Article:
The mist-shrouded cliffs of the Wuyi Mountains, on the border of the Fujian and Jiangxi provinces of southeastern China, have nurtured exquisite teas for thousands of years and are the birthplace of organic oolong tea. The open, dark brown leaves of this organic tea from China yield a light amber infusion with a smooth, light body and little astringency. The tea exhibits aromas of mushrooms, dry fall leaves and sweet earthiness, with a very pronounced roasted quality. The roasted dimension of this organic loose tea translates strongly into the cup, as do many of its aromatic qualities. Organic Wuyi Oolong is great with any meal and makes superb iced tea.
Ingredients: organic Chinese oolong tea
Serving Size: one level tablespoon per 8 oz cup of water
Aubrey Says: We have customers who come back again and again for this tea only.
Jeremy Says: This is definitely the most roasted of the oolongs we offer.
Posted by Melissa on 11th Mar 2015
I love oolong teas to begin with. After reading the reviews about the roasted/smoky flavor it made me want to try it out. Definitely true to the reviews it does have that roasted taste but it's not over powering. Very earthy soothing tea.
Posted by Ben on 9th Jun 2014
So I work for a tea company and they discontinued my favorite oolong. I had been toying around with the idea of picking up a wuyi rock oolong tea. After searching and searching I found somewhere that had a tea I was looking for. When I finally had collected enough of the money to purchase, the store ran out. And so I discovered arbor teas. I found the wuyi oolong (for an incredibly reasonable price) and was a bit skeptical of the product I would be recieving. When it arrived I was ecstatic to try this tea. First thing first, I saw the note on the inside and became even more excited. I heated up some water and brewed it in my cast iron pot.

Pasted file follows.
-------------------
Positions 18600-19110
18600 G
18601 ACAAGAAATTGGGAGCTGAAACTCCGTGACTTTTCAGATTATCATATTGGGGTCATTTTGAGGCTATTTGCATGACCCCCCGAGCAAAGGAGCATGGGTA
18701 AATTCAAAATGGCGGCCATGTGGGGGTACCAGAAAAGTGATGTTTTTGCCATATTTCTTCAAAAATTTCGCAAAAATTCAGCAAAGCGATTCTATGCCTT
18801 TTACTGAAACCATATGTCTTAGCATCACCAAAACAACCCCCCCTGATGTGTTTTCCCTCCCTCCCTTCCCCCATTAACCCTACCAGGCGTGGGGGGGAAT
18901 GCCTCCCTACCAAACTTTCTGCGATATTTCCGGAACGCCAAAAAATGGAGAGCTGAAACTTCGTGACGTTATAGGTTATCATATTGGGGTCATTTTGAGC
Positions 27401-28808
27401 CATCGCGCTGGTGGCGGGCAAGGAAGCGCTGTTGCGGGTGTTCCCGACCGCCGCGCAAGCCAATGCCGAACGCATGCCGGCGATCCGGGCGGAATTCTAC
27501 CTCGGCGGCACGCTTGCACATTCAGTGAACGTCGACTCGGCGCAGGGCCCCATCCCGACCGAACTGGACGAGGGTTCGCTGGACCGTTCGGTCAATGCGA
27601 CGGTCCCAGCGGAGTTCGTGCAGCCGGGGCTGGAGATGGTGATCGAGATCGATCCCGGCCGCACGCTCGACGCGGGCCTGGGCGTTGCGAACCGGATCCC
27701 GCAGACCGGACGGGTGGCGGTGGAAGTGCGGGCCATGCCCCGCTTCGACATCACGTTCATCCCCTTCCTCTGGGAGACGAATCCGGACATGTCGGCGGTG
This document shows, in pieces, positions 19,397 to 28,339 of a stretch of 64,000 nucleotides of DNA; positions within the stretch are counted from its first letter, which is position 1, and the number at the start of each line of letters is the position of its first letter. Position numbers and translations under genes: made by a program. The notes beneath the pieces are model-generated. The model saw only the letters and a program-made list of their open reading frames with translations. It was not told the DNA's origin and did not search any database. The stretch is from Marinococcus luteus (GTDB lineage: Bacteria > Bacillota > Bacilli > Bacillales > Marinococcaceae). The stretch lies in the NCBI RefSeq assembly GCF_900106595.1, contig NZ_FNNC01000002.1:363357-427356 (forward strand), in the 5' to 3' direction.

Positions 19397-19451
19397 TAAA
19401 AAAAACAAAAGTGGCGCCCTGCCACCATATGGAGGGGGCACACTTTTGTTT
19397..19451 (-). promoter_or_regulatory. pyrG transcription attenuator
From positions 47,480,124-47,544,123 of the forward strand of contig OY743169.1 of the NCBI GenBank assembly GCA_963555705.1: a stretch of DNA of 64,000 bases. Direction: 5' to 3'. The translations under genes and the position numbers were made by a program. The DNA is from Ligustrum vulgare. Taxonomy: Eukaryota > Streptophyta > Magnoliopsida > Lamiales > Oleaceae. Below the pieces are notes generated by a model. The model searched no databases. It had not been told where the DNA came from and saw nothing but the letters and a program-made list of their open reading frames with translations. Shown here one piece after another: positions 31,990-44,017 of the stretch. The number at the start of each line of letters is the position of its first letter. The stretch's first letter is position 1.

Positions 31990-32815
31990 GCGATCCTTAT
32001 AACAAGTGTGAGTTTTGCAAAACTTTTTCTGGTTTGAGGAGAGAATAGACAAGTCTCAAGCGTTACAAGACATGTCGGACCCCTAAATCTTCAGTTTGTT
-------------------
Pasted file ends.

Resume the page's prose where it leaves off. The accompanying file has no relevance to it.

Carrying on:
I was floored. It's a delicate yet complex tea with the almost smokiness and smooth brew I had been looking for. I reinfused the leaves five times and found the best infusions to be the third and fourth. They were crisp, savory, sweet and smokey. I was so focused on the tea an hour and a half went by, and that was a good sign. I have a huuuuuge amount of it (the 7 oz was enough to fill my pound tin) and this tea was about $90 cheaper for the same volume of the previous favorite oolong. I could not have been more pleased. Within two weeks I bought another two teas from them and am anxiously awaiting delivery. All in all, if you love straight oolongs, I highly suggest you check this one out.
Posted by Monica on 27th Dec 2013
Purchased four oolongs as a gift. This one is my sons favorite because of the smokiness. So much fun trying them all!
Posted by Kyle on 16th Dec 2012
When I brewed this it was my first oolong. There is a flavor profile that reminds me of a roasted or smokey quality. It is subtle to a point you may not notice it and it is delicious. I love this tea more than any I have ever had. This is a must buy in my book!
Posted by Joseph Paulson on 7th Nov 2012
The dry leaf possesses a very sweet, fruity aroma. When brewed the sweet smell lingers. At this point I was worried that this Oolong would taste as sweet as it smelled, an off putting quality in my book. The liquor was brown and unappealing. But the tea drinks smoothly. A little thin, a little simple. But not overly sweet at all. Despite some early reservations, I quite enjoy this tea. If you don't expect too much from Wu Yi, you might too.
Posted by Tommy on 10th Oct 2012
Smokey in the best way. So good!
Posted by Joe P. on 3rd Sep 2012
Smooth, deep, slightly smokey. Love it.
Posted by Jen D. on 8th Aug 2012
I actually found Arbor Teas while searching for an Oolong. I am so happy I sampled Wu Yi! It is exactly what I was looking for. If my Shui Xian sample is half as good I will be pleased.
Posted by John of Troy on 24th Feb 2012
When I first brewed this tea, I was surprised at its flavor. It has earthy hints with an overall complex taste. I struggled to find the exact word to describe this tea and finally settled on the perfect word: Savory. This is a rich, savory tea that I will order again!
Posted by Tom Brook on 19th Apr 2011
Quite simply this is one of the best teas I've ever sampled. The smooth roasted taste is perfect with a meal--especially Asian dishes or can be enjoyed by itself. It is one of two teas (the other being Organic Sencha) that I keep in my pantry at all times.
Posted by Alan Babbitt on 11th Jan 2009